Hari Sumarno runs a small shop selling tobacco and household sundries at the Palmerah market in Jakarta, the bustling capital of Indonesia, which has one of the world’s fastest-growing economies. Palmerah is a hive of more than 100 mom-and-pop stores, and shoppers haggle over everything from duck eggs to flip-flops as flies buzz overhead.
The front of Sumarno’s cramped stall is plastered with small packages of Sunsilk shampoo, Fair & Lovely skin cream, Bango soy sauce and Rexona deodorant -- a seemingly random assortment with a common denominator: All are Unilever brands.
Unilever, the world’s second-largest consumer-products company, provides Sumarno with discounted goods in exchange for the prominent placement, and company sales reps check in weekly to make sure everything is in stock and displayed neatly.
Unilever brands account for about 30 percent of Sumarno’s 15 million rupiah ($1,554) in daily sales, and stores like his helped Unilever Indonesia boost sales 17 percent last year, nearly triple the growth rate of the nation’s gross domestic product. Competing products are “in the back,” said Sumarno, grinning as he jerks a thumb toward the dusty, unlit shelves behind him. “You can’t fight Unilever.”
From the markets of Southeast Asia to the aisles of American supercenters, that message is spreading. The Anglo-Dutch maker of household staples such as Dove soap and Lipton tea has accelerated its sales growth, new-product development and presence in emerging markets over the past three years while many of its rivals in the $7 trillion consumer-goods sector, Procter & Gamble Co. in particular, are struggling amid the prolonged economic downturn.
“It’s Unilever’s moment in the sun,” said Harold Thompson, a Deutsche Bank AG analyst who has spent a decade following the company, which sells 400 brands in 190 countries.
Unilever Indonesia advanced 1.1 percent to 22,100 rupiah as of the 4 p.m. close in Jakarta, following a 4.8 percent increase yesterday. The share price rallied 11 percent last year, compared with a 13 percent gain in the Jakarta Composite index. Unilever NV stock dropped 0.4 percent in Amsterdam trading.
Unilever’s newfound luster -- sales are growing at more than double the rate of P&G’s -- comes courtesy of emerging markets such as Indonesia, which comprise 55 percent of revenue, up from 20 percent in 1990. That’s a higher proportion than at peers like P&G, France’s L’Oreal SA, Swiss-based Nestle SA, Germany’s Beiersdorf AG and Britain’s Reckitt Benckiser Group Plc. In the third quarter, Unilever’s emerging-market sales rose 12 percent, a sixth consecutive quarter of double-digit gains.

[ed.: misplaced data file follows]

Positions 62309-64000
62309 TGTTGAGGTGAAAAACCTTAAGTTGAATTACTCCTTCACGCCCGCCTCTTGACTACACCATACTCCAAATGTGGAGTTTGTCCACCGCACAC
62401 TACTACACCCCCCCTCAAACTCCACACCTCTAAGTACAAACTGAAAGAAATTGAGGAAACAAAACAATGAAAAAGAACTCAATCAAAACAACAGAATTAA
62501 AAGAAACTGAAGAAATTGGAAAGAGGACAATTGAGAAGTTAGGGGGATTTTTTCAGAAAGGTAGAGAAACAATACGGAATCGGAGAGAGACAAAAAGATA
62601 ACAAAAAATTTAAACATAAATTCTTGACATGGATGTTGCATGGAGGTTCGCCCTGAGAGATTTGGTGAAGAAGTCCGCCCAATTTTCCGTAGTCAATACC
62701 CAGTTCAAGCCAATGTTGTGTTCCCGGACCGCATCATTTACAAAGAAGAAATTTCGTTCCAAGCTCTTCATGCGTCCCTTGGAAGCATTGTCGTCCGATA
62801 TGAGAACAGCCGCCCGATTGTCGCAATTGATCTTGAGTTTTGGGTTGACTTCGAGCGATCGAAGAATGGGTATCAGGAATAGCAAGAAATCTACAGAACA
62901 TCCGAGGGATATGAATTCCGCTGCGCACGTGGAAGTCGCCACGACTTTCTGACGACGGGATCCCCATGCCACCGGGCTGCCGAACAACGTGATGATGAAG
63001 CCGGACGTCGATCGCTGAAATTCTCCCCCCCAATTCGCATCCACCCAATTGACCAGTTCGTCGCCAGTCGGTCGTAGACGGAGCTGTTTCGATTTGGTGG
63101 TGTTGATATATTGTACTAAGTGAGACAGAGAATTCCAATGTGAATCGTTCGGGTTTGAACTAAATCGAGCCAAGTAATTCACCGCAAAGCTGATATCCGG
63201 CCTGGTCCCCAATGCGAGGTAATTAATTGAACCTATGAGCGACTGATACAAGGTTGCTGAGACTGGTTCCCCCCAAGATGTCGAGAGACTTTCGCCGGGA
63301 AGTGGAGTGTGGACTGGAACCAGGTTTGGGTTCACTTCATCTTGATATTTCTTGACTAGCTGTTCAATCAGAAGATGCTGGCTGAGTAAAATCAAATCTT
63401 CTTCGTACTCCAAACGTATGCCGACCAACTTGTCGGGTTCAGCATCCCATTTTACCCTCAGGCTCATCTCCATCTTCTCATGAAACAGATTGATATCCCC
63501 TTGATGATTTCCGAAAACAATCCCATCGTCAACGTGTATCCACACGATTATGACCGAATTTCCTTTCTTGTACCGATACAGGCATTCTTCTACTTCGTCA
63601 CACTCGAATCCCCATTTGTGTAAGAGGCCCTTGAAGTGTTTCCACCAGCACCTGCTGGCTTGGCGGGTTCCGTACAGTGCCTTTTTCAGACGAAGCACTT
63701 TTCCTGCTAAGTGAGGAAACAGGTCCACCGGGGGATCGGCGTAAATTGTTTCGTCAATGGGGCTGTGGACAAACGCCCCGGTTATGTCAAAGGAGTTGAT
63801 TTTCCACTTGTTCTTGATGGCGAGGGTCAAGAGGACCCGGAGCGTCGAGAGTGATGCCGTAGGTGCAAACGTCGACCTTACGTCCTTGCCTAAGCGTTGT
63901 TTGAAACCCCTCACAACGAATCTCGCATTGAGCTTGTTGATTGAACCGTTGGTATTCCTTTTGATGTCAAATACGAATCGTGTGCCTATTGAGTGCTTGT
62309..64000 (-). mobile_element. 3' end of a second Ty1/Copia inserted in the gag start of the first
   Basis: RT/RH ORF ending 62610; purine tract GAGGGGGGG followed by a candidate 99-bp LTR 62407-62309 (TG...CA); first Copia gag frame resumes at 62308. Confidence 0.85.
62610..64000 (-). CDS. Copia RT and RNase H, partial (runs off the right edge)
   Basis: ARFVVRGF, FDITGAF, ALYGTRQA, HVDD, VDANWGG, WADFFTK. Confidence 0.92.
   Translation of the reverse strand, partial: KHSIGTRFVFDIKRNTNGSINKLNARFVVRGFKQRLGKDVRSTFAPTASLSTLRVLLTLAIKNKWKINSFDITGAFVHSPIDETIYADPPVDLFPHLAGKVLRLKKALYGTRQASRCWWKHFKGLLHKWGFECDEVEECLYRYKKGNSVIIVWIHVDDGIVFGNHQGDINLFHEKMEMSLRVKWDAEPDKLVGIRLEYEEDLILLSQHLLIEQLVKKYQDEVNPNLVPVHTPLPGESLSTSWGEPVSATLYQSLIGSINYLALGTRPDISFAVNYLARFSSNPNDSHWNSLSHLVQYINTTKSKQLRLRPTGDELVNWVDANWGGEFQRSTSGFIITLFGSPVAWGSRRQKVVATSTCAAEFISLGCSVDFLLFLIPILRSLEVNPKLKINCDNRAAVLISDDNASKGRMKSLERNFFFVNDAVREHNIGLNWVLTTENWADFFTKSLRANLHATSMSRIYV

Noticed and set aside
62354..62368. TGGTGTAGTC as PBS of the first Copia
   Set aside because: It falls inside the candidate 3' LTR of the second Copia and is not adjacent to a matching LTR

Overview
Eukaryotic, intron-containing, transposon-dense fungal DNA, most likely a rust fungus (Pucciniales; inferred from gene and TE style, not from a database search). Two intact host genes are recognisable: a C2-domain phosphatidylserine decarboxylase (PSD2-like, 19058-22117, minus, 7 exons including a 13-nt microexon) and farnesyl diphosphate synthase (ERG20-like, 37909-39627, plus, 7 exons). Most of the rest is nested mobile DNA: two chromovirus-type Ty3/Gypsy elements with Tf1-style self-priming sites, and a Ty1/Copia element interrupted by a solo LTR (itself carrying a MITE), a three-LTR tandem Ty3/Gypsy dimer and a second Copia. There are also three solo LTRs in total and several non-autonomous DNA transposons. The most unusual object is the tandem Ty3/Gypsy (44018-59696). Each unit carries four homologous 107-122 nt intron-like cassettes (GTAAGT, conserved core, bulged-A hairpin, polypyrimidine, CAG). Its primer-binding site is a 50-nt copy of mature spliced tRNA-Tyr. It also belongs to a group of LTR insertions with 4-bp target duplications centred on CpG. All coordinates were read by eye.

Half of Unilever’s 50 billion euros ($65 billion) in annual sales come from food and drinks, one third are beauty products, and the rest are from household items such as detergents. By focusing its innovation and marketing firepower on fewer, bigger projects with global appeal, Unilever is able to get products like TRESemme shampoo and Magnum ice cream into stores in Sao Paulo, Mumbai and Jakarta faster than ever before. Once there, it uses local knowledge gained over decades operating in developing markets -- Unilever has been in Indonesia since 1933 and India since 1888 -- to lure shoppers to its brands.
In the decade prior to 2009, Unilever’s sales were stagnant and its shares languished as the sprawling company shed brands, factories and employees, and jumped from one grand strategy to another. The architect of Unilever’s return to grace is Paul Polman, a Dutchman who once fancied being a doctor or a priest.
Since his recruitment in 2009 as Unilever’s first-ever chief executive officer from outside the company, the P&G veteran has brought an emphasis on winning market share that was sorely lacking in the 170,000-employee company. Polman’s lofty rhetoric about doubling Unilever’s 2009 sales to 80 billion euros while cutting its carbon footprint in half and improving the hygiene habits of more than a billion people -- all by 2020 -- was met with skepticism at first.